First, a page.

"Vuitton came to our agency because they saw we had a great tradition of doing branding work in the travel sector, as well as doing retail work," he says. "It seemed like a good marriage."

With L'Aventure, Brûlé has created a retail space that shines a light on the brand's travel offer, showcasing trunks from heritage to our favourite, the Whisky Trunk (yours for $53,500), or limited-edition items such as the leather hammock designed by Swiss firm Atelier Oï from the Objets Nomades collection. The space also features a mural comprising postcard-sized travel guides covering his favourite cities, and offers services such as demonstrations on the art of packing (see tips below), personalisation (make any piece of luggage your own with hot-stamping or painted monogramming) and after-sales care, including repairs. "The LV experience doesn't stop as soon as you walk out the store with your luggage; they're in it for life with you. We associate the brand, especially its luggage, with pedestals now: something to covet, purchase and then protect. That shouldn't be the case - their bags should be taken around the world on adventures covered in stickers and contain everything you need."

And the destinations Brûlé's luggage has seen this year? "I go to Japan every single month and have been doing that for more than a decade. I like that they continue to do things their own way and there's such a focus on quality and service. The more I travel I see how so many parts of the travel experience are cut down to the bone; Japan's an exception."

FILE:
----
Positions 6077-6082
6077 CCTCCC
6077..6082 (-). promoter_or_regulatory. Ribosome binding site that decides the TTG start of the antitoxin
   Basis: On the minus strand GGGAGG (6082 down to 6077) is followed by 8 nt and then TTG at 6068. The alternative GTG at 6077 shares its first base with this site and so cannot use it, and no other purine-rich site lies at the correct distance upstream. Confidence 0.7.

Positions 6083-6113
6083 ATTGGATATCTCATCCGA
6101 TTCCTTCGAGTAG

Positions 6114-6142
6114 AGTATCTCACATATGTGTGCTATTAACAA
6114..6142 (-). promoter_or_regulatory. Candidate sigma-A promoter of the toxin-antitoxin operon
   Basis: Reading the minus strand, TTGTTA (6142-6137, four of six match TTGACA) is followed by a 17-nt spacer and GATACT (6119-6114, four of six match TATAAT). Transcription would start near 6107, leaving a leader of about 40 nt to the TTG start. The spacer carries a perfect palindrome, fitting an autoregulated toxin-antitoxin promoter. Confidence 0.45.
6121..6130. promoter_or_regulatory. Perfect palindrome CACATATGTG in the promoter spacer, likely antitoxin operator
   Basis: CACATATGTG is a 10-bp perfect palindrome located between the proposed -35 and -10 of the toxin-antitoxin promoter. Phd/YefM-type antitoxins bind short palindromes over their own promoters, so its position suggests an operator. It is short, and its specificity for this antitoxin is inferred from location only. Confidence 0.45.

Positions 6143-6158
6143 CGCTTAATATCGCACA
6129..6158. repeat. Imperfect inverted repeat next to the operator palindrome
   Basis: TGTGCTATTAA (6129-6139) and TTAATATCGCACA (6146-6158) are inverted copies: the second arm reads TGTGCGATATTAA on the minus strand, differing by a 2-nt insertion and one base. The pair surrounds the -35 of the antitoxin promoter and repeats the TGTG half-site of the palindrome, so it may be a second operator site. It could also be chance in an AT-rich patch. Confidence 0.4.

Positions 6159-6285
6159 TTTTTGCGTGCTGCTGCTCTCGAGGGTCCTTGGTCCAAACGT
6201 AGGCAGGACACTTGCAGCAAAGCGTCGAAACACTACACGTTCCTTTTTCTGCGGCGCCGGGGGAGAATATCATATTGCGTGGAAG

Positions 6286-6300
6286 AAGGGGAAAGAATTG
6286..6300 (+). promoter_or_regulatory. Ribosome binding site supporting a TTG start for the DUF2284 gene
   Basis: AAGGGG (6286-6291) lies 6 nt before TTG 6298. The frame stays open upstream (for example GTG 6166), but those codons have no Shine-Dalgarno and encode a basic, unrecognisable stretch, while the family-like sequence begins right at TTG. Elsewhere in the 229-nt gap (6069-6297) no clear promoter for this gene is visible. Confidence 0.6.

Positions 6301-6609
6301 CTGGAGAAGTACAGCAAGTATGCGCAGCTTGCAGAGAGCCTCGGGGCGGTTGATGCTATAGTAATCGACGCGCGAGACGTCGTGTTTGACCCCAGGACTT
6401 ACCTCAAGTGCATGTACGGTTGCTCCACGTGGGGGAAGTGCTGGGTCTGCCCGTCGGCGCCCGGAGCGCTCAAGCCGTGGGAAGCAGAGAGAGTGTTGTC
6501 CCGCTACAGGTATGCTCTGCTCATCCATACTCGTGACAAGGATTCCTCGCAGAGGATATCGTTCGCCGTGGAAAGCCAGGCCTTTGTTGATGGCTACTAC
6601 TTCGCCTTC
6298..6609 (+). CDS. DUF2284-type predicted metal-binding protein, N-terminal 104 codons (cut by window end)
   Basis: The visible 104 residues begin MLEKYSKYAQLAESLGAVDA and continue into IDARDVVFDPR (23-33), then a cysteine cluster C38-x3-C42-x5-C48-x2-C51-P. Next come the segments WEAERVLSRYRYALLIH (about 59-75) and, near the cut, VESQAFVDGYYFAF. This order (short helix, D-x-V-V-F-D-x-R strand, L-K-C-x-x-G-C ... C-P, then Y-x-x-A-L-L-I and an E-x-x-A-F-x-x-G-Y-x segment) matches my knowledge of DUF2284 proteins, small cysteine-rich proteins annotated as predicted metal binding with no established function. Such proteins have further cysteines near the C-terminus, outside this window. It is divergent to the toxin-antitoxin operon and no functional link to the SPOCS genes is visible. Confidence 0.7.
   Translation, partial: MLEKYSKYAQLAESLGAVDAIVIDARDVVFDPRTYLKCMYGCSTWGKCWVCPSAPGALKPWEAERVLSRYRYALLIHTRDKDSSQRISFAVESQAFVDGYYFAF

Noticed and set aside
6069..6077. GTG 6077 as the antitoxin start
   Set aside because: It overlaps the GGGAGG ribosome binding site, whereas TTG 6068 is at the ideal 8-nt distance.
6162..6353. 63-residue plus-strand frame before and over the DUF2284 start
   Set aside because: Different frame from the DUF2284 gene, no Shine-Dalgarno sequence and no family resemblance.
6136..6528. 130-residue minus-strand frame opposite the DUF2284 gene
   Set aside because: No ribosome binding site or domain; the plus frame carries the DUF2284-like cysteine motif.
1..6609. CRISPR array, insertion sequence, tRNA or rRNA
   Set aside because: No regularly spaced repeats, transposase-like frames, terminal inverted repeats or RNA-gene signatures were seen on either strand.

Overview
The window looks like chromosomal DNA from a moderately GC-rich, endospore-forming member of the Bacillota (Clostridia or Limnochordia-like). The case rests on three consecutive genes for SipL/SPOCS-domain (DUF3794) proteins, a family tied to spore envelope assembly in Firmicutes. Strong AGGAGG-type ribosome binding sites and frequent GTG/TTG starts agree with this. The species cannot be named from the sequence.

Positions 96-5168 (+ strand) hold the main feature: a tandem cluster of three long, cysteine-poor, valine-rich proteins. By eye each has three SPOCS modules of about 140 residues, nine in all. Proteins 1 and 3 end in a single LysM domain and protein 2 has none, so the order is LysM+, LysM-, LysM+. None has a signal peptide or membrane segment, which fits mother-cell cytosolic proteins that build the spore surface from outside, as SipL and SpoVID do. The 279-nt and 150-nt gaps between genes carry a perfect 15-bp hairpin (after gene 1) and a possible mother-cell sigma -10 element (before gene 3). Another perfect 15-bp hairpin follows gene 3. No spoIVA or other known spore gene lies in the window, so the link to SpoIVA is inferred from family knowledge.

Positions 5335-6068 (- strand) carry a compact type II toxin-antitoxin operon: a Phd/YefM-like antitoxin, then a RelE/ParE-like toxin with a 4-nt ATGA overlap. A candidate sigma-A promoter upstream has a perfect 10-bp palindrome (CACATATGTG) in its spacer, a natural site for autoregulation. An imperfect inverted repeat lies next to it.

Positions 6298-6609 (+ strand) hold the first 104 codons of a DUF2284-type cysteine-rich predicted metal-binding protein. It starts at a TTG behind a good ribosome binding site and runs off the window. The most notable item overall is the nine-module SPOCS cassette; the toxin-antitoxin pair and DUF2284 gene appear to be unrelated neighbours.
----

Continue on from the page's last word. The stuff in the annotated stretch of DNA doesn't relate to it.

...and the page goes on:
But the destination he is most excited about isn't as exotic as you might expect: northern Italy. "I'm really interested in the region from Bolzano to the Austrian border and west to the Swiss border. I think mixing the Latin with German precision works really well; there's an incredibly alluring climate and exceptional architecture. I have been spending a lot of time there. Who knows, maybe an apartment is on the cards."

And while Brûlé is a dedicated four-wheel suitcase man, ask him what his favourite Vuitton piece is and he'll nominate soft luggage, the Keepall in Epi leather. "I could get by 72 hours travelling very easily with that, knowing it will fit anywhere and I don't have to worry about it and it's a little bit of luxury to travel with, too."

L'Aventure, Louis Vuitton Pacific Place, Level 4, Pacific Place, 88 Queensway, Hong Kong, until mid-June.

The art of packing: five quick tips
1. Balance the weight. Always pack the heaviest items first, such as bathroom kits and shoes.

2. Maximise space by putting small items such as socks, belts or ties inside crevices or shoes.

3. T-shirts and jersey tops should always be rolled. Shirts should be folded with collar upturned and top button unfastened. Turn jackets inside out for best results.

4. For soft baggage, roll all items and remember the bags are designed like a pyramid - so pack accordingly.

5. When packing rolling luggage, use the space between the rails for soft items such as rolled T-shirts or jersey tops.